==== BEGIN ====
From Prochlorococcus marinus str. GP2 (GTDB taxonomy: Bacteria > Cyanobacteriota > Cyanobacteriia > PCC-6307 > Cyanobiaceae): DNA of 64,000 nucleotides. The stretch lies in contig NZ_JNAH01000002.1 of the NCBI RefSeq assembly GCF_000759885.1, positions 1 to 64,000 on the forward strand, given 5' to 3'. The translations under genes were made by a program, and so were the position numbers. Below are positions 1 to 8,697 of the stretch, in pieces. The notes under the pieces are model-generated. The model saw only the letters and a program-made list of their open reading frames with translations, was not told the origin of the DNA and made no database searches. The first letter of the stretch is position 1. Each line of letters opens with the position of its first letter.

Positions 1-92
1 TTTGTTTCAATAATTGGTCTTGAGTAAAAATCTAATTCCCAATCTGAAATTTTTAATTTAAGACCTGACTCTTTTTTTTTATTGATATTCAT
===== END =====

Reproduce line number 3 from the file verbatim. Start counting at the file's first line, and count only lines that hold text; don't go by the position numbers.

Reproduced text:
1 TTTGTTTCAATAATTGGTCTTGAGTAAAAATCTAATTCCCAATCTGAAATTTTTAATTTAAGACCTGACTCTTTTTTTTTATTGATATTCAT